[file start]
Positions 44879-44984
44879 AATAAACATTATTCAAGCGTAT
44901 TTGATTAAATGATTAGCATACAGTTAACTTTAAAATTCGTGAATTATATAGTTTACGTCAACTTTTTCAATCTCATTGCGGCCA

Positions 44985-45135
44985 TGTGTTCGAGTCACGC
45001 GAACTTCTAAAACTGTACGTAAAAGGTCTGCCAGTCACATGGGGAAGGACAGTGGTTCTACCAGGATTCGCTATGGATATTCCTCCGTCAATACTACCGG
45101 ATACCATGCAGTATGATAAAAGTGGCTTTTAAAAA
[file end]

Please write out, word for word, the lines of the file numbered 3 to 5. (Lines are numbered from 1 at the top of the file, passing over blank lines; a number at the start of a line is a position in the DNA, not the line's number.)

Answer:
44901 TTGATTAAATGATTAGCATACAGTTAACTTTAAAATTCGTGAATTATATAGTTTACGTCAACTTTTTCAATCTCATTGCGGCCA

Positions 44985-45135
44985 TGTGTTCGAGTCACGC